Misconception about competitive play

Discussion in 'Team Fortress 2 Talk' started by Thingy Person, Feb 13, 2010.

  1. Thingy Person

    Thingy Person L1: Registered

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    I don't remember who it was, but before our pug on Fool Hill today, someone was indignified by Leagues banning the Direct Hit and went on to assert that they should just "learn to counter it" and "stop complaining about everything".

    Like with critical hits, like with unplayed maps and like with items in Super Smash Bros., one should weigh the "Why" against "Why not". The latter is simple. I'm not up to date on the comp scene, but it's understandable why they don't like the weapon, given its erratic nature. If you say "Learn to counter it", doing so might not be conductive to competitive play because the counterer's skill would have to far exceed that of the DH user in order to do so. As I said, I haven't looked into that, but discrepancies like these are very often the reason for gameplay restrictions/bans. After all, the motto of comp play is "May the best man win". Compare with Meta Knight in Smash Bros Brawl, who is in a tier of his own for being a spammy spam character and is banned at certain tourneys (the first time a character was ever banned in the whole series' lifetime). If you say "Roll a DH soldier too", then that'd be making things more rigid than banning the DH in the first place. While comp players prefer to play the game in as pure a state as possible, they don't dawdle on this novelty and take priority in making the game as fun for them to play as possible. I realise that the 'Cookie Cutter' setup (2 soldiers, 2 scouts, 1 medic, 1 demo) is the most used precisely because it's the most optimal, the difference being that it incidentally offers very fun and dynamic gameplay, fine-tuned by the league's own class limits (2 medics gets boring, 2 demos makes spam). The Direct Hit ban is no different. And believe me, Meta Knight vs Meta Knight battles are not fun to play or watch.

    On the other hand, why would you want the Direct Hit? Comp players like additions that make the game deeper, but what if this weapon just doesn't work out that way for them? The main argument people brought up to jusitify their nerd rage against the Super Smash Bros comp scene is that "Sakurai doesn't want you playing competitively", but even that doesn't fly here, especially now that Valve have implemented a way to disable unlocks without plugins. Do they think the comp scene is ungrateful for rejecting the weapon (despite ETF2L taking Gorge up in its rotation)? Or maybe it's because the lack of variety bores them, I dunno. It's usually the same people who defend crits as being needed to shake things up.

    I think the folks of ETF2L just didn't consider the erratic occasions where a soldier comes around a corner and 1hits your medic worth the rather shallow gameplay the the DH gives. They discussed this like adults and decided to put a ban on it, which they can get away with because they're a close-knit community like that. After all, it's fun and games, persecuting Direct Hit users or anything.

    Which brings me to my next point. Comp play sees little amounts of rage; it's all people who like the game so much as to engage in it on a competitive level, and the DH ban was them taking care of the matter in a swift, efficient way. You, however, begin shitting bridges the moment you learn that these people you have never met don't like everything Valve put in the game. Don't worry though, every reproach I've seen against the competitive scene is just as hippocritical.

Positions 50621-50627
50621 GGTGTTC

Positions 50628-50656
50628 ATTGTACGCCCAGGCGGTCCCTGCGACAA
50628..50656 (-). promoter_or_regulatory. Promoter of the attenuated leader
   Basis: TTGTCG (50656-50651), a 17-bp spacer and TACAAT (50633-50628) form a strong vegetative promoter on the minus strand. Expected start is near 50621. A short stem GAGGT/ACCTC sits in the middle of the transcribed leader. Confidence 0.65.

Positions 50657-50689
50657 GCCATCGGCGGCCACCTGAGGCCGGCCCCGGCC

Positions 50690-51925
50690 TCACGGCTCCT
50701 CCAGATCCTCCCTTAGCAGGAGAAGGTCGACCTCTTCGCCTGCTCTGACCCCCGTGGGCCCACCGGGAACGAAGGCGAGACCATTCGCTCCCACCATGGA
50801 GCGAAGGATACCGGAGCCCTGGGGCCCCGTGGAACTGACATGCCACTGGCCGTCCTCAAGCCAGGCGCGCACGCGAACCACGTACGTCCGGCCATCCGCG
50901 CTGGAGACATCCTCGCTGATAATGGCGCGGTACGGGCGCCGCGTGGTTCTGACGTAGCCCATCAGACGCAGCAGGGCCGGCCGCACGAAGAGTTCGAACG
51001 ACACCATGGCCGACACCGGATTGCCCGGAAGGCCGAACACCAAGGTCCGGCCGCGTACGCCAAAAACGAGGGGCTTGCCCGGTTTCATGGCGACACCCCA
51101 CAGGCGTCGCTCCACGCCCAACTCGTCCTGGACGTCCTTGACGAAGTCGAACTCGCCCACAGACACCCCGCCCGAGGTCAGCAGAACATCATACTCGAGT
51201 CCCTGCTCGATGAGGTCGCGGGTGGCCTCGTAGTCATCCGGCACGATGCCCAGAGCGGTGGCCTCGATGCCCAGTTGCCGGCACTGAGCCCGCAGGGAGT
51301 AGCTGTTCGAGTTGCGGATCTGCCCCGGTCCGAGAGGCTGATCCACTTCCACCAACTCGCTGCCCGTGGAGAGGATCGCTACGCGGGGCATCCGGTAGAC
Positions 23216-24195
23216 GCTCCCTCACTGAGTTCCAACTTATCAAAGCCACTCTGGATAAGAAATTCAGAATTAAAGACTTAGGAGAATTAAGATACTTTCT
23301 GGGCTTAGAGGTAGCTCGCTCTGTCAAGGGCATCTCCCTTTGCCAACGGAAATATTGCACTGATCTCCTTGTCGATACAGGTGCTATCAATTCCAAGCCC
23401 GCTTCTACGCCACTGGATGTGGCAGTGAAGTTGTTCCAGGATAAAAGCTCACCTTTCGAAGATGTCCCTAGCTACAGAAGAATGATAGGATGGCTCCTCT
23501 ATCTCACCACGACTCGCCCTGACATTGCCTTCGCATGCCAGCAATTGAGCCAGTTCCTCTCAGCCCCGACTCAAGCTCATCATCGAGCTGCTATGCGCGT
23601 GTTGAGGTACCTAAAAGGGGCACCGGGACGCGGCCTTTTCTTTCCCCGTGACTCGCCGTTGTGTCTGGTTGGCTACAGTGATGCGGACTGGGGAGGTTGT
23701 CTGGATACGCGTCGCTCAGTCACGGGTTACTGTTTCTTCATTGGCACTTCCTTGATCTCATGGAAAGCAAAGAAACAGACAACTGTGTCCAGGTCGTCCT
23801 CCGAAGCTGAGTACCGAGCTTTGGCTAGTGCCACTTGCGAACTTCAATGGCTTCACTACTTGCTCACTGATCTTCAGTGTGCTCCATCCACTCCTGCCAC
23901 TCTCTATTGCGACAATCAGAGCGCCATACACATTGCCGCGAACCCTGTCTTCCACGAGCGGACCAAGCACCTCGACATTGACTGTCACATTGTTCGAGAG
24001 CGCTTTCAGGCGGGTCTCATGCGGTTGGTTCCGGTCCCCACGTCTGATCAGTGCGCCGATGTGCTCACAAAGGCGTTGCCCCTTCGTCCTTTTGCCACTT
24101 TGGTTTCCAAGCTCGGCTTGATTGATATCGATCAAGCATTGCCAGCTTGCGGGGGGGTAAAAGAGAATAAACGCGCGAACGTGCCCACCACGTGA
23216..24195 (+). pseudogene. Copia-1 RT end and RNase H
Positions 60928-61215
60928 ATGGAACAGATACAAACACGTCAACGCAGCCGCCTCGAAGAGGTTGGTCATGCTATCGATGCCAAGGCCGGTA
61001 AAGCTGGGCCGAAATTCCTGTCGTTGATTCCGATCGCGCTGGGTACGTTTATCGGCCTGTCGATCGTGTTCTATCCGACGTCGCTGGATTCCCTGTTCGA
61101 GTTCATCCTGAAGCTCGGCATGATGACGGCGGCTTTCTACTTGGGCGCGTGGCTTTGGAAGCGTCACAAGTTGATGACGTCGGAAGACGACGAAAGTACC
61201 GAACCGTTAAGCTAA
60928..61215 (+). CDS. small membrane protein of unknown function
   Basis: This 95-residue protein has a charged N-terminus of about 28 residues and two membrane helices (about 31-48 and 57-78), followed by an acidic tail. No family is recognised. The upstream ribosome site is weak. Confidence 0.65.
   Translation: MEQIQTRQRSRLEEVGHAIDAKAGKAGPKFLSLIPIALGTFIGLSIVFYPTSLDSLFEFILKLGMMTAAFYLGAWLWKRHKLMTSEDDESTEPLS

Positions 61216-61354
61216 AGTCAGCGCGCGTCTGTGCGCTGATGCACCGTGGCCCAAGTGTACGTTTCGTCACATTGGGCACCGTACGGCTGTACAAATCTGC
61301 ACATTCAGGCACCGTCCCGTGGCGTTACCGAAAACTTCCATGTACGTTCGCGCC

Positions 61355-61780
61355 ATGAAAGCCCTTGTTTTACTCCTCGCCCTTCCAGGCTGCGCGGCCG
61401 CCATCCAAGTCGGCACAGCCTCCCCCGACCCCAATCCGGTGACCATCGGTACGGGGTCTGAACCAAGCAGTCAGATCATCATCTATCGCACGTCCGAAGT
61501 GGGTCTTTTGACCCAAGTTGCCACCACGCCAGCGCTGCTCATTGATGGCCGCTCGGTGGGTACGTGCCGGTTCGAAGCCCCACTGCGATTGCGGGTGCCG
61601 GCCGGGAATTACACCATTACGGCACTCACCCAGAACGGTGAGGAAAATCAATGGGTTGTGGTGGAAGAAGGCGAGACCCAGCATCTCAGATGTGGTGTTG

In short, why should the comp scene be forced to adapt to something that makes the game less fun for them, when they can deal with the problem so easily?
     
  2. Shmitz

    aa Shmitz Old Hat

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    You bring up a lot of strong points, most notably that people are free to play the game as they see fit, and anyone telling anyone else "my way is better" is silly. I think arguments could still be made for "intended" vs "not intended" (Valve adding flexibility to the game to make it easier for people to play as they want is not the same as designing the game to be balanced around that play style). But that's kind of besides the point.

    However, for the sake of debate I'm just going to play devil's advocate here:

    One could easily interpret the speed with which something is banned as running away from a problem, being rigid and unadaptable, and generally promoting stagnant play. It's entirely possible the people in charge get together some serious test sessions and grind out all possible tactics and counters to these changes before making a decision, but nobody hears about that kind of thing. The sandman is the only ban I've heard of that usually comes with solid logic when it's mentioned.

    Such an interpretation is even easier when it comes from someone who has followed any comp discussion of custom maps. For example, I've seen a number of criticisms leveled against maps that allow pyros, spies, engineers, and/or heavies to be more effective, not because it made those classes imbalanced, but simply because the map did not favor the cookie-cutter class composition you mentioned. No, it does not mean all competitive players feel that way, but it is evidence of a desire for stagnant, unchanging gameplay, rather than a willingness to branch out.


    As a closing remark, I will just say that there are silly people on both sides of the line, and unfortunately those tend to be the most vocal ones. It's not terribly surprising when such misjudgements occur.